The Hilton Head Rowing and Sailing Center now appears fit for launch, picking up approval Tuesday from a town design board.
The center is to be built off Squire Pope Road, along Skull Creek. It will feature a pier for fishing and crabbing; a floating dock for launching boats; fenced boat storage; a 1,400-square-foot picnic pavilion; and restrooms, according to final plans approved unanimously by the Town of Hilton Head Island's Design Review Board.
However, the project may return to harbor if the town decides to build a portion of the dock out of a material other than southern yellow pine, as planned.
The board looked at photos of floating docks built from plastics Tuesday, but some members said they would not approve of the material because it looks -- as board member Jake Gartner described -- "cheap."
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"You're asking for a rowing center, and you want it to look pretty, but how functional will it be for the rowing community?" asked Lou Strayer, coach of the Hilton Head Island Crew and member of the Carolina Sailing Center and Palmetto Rowing Club.
Strayer urged the town board and staff to build the plastic docks, which he said were "accepted as standard in the rowing community."
Wood might become slippery when wet, and sea water will warp and erode the planks quicker than a plastic dock, Strayer said.
He said one of the rowing club's boats was punctured last week by a screw that had loosened from the warped, wooden planks of a county-built dock on Pinckney Island.
Only a small percentage of island residents would likely see the dock, and safety should override aesthetics in this instance, according to board member Galen Smith, who said he is a boat owner who has slipped on wet, wooden docks.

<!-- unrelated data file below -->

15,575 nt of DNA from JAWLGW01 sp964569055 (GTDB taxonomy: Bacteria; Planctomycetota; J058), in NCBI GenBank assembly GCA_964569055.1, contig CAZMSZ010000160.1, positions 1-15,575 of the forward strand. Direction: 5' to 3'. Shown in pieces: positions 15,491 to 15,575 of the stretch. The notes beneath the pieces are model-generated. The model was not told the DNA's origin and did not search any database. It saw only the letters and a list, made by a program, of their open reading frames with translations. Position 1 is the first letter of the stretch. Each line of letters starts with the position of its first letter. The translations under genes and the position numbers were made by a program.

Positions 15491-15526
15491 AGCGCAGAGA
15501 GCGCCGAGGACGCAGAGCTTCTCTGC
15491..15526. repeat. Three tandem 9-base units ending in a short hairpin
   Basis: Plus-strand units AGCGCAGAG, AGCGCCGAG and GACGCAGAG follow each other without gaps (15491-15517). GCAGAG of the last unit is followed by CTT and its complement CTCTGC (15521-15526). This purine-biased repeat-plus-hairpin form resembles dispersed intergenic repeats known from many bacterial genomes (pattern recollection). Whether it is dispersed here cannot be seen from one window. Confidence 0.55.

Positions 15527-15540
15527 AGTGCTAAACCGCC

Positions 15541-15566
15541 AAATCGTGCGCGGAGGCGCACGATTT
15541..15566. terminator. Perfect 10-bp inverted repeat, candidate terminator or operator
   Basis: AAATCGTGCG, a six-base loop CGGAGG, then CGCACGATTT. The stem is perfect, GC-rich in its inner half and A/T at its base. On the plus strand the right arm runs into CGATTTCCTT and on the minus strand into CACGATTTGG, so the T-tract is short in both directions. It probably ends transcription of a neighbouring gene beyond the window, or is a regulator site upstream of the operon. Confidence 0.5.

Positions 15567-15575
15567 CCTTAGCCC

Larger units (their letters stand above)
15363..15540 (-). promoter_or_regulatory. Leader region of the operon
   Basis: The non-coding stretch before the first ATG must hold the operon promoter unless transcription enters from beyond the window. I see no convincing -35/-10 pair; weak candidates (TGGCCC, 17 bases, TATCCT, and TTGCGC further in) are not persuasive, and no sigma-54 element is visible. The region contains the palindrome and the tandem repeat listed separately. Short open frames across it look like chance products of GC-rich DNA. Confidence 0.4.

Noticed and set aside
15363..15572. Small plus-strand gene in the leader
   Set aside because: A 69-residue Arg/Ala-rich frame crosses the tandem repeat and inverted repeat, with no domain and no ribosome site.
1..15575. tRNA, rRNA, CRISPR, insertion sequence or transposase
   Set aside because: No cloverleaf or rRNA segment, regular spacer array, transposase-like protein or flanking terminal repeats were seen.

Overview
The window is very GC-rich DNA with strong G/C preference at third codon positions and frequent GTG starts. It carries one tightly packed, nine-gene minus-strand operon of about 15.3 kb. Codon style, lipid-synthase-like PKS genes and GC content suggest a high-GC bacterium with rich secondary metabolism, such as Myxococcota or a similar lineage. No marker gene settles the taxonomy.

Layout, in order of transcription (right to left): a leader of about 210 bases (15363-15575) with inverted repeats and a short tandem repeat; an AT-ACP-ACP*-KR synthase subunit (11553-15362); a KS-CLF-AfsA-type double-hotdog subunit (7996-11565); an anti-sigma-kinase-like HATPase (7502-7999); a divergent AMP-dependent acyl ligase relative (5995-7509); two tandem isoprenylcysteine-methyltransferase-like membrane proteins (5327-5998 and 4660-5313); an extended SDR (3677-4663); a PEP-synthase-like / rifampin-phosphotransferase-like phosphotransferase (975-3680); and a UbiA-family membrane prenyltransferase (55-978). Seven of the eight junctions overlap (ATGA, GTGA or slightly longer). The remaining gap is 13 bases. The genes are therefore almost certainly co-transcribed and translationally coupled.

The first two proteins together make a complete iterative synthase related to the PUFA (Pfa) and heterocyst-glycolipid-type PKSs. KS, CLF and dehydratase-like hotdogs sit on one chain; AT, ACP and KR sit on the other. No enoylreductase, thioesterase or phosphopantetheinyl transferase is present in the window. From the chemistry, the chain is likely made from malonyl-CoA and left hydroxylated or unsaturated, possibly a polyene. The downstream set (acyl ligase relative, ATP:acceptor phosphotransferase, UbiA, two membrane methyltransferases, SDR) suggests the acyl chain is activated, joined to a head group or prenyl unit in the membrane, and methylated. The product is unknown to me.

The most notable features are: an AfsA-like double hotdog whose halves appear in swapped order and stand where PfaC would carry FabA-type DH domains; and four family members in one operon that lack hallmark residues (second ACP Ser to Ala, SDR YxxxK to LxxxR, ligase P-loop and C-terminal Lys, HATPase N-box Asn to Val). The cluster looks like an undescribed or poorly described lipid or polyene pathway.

The town will consider plastic-dock materials as a design alternative in the construction bidding process, but the decision to use them will depend on their cost, which was unavailable Tuesday, project manager and assistant town engineer Bryan McIlwee said.
"I have a budget that I have to maintain. If (the plastic dock) is close to the same, then we'll have to make a decision on functionality and what serves the community the best," McIlwee said.
If the project gets the necessary state permits as expected, the construction bidding could begin later this spring, said McIlwee.
The design was criticized at previous meetings because it did not offer convenient water access for kayaks and small sailboats. Among the critics was Strayer, who called for a beach launching site.
The plans reviewed Tuesday did not include a beach launch because state permitting agencies would not approve dumping sand on the shoreline, according to project architect Tom Parker Jr., who is on the review board but abstained from voting.
Todd Theodore, who works for Wood + Partners, which collaborated with Parker's firm Lee & Parker Architects and Applied Technology Management, also abstained from voting.
Construction, which could begin in early fall, is estimated to cost $760,000 and would be funded by the town's tax increment financing revenue, town public projects director Scott Liggett said last month. The town would also contribute $67,000 a year for operation and maintenance costs.
The Hilton Head Island Recreation Center will manage the center with help from rowing and sailing clubs and coaches. The rec center is considering developing adventure camps and kayaking and youth sailing programs at the park, according to Frank Soule, its executive director. He said any new costs to the center would be covered by program fees.